I took the creaky escalators down into the pit. As I descended, a strange feeling settled on me, a kind of deja vu. As if I knew I had been there before for the very same purpose, but my emotions were so numb from so many years of chaos that I didn’t have a nerve left for a weird flicker of pain or longing, or even the patience for a wisp of wistfulness. I had no one left to please; no husband at home; no parents or inlaws who would visit. I was only buying the goods for my annual Christmas party, which hadn’t happened last year because I’d been in the process of moving.
I got off the escalator.
It wasn’t that the fact of my divorce and the changes in my life had never occurred to me — trust me — they had, I thought. But amidst the colorful glass balls and shiny shards of tinsel, walking among things that were at once familiar and totally foreign, I suppose it finally hit me, two years later, that my life as a wife had finally met its bitter end.
Oh my God. I’m divorced. When did this happen; how did this happen? What have I been doing? Where am I? Why did I just give away all of my things and walk?
I let out an audible gasp. It was as if my mind had known what had been going on in my life for the last eighteen months, two years, and had even been able to string together a lot of words that sounded semi-intelligent about the whole process that had been happening to me, and around me. But the whole of me — the real, conscious, breathing, living soul of me — had somehow chosen to insulate me from the process that I’d been living. And instead, I’d bumped and bumbled along, not really feeling any of it; not really living any of it.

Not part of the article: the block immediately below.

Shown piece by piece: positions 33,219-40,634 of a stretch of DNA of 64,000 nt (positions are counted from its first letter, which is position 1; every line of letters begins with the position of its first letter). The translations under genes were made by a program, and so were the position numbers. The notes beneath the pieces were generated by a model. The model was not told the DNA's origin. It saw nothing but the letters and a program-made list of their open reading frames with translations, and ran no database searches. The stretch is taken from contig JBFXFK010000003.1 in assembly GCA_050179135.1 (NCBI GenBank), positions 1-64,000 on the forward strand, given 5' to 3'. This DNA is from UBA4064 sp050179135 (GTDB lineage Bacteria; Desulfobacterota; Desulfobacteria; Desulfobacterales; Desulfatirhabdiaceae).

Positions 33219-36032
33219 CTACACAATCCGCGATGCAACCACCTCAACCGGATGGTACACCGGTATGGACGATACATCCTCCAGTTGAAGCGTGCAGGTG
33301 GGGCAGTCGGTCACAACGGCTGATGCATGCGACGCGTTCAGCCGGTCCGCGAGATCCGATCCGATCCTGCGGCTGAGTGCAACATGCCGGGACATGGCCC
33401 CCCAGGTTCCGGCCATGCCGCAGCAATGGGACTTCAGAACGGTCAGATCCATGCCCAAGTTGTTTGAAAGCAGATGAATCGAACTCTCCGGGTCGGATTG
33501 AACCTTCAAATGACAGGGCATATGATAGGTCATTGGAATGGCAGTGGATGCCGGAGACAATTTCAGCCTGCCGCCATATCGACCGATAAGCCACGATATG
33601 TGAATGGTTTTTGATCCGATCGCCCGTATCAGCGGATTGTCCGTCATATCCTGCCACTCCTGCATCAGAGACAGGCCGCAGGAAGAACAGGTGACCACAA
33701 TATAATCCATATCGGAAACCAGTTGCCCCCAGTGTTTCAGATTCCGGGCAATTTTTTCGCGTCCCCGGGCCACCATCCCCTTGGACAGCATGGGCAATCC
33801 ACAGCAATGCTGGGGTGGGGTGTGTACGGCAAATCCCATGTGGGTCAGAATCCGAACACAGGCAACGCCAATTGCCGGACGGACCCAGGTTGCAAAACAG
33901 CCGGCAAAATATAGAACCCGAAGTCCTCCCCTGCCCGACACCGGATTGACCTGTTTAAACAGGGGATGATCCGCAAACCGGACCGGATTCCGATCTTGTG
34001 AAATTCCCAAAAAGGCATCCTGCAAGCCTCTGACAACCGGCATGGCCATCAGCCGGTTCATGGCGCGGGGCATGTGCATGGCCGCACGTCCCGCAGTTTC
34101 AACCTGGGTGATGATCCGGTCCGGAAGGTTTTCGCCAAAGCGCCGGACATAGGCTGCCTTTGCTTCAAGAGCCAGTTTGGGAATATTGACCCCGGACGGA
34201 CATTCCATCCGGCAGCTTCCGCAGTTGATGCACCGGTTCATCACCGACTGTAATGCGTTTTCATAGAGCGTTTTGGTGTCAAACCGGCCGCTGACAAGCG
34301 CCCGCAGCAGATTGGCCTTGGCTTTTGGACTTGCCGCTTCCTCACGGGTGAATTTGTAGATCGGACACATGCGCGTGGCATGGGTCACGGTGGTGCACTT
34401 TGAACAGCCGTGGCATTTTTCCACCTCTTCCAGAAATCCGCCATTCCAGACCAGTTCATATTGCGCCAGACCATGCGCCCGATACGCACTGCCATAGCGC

I suppose I could tell you how alive I felt crossing the Queensborough Bridge during the New York City Marathon, but this year, I was so focused on finishing at a certain pace, I was oblivious to the parts of the experience that people who aren’t runners might want to read about. I wish I could tell you about hiking in the Sierras over Thanksgiving, and reaching some sort of Zen — but we were snowed in, and I didn’t have boots with proper treads, so the thought of even attempting a hike with incorrect footgear left me terrified that my 2011 marathoning dreams would be dashed by a broken bone.
I wish I had one of those stories to tell.
Much of the struggle in divorcing, I have found, is not the mechanics of the divorce itself (which is by and large, the easy part). Rather, the hard part is what comes after the crash. So when the chaos and crisis and utter nonsense of actually getting one’s life back up and running has been going on for some time, and suddenly, after all that time spent fixing it up, the engine is finally firing on all cylinders, I think, the hard part is letting go, and living a little, and realizing that the vehicle is road-worthy, and street-legal again.
And that it’s okay to get out and go.
So there, in the basement of K-Mart, Astor Place, I found the woman I had been years ago, and we snapped back into each other like opposite ends of a rubber-band, shot off like a rocket then settling, finally, into one perfect, flexible whole. I was alive; I was living; I was divorced; I was okay.
I am happy; I am whole. And I am just now becoming fully aware of the gravity of the things that have been happening to me, and around me. And I feel fully alive to be free; fully alive to feel the loss and the lingering pain; and the bits and pieces of the things that I haven’t fully felt.
Blue light special; Aisle 13: Me.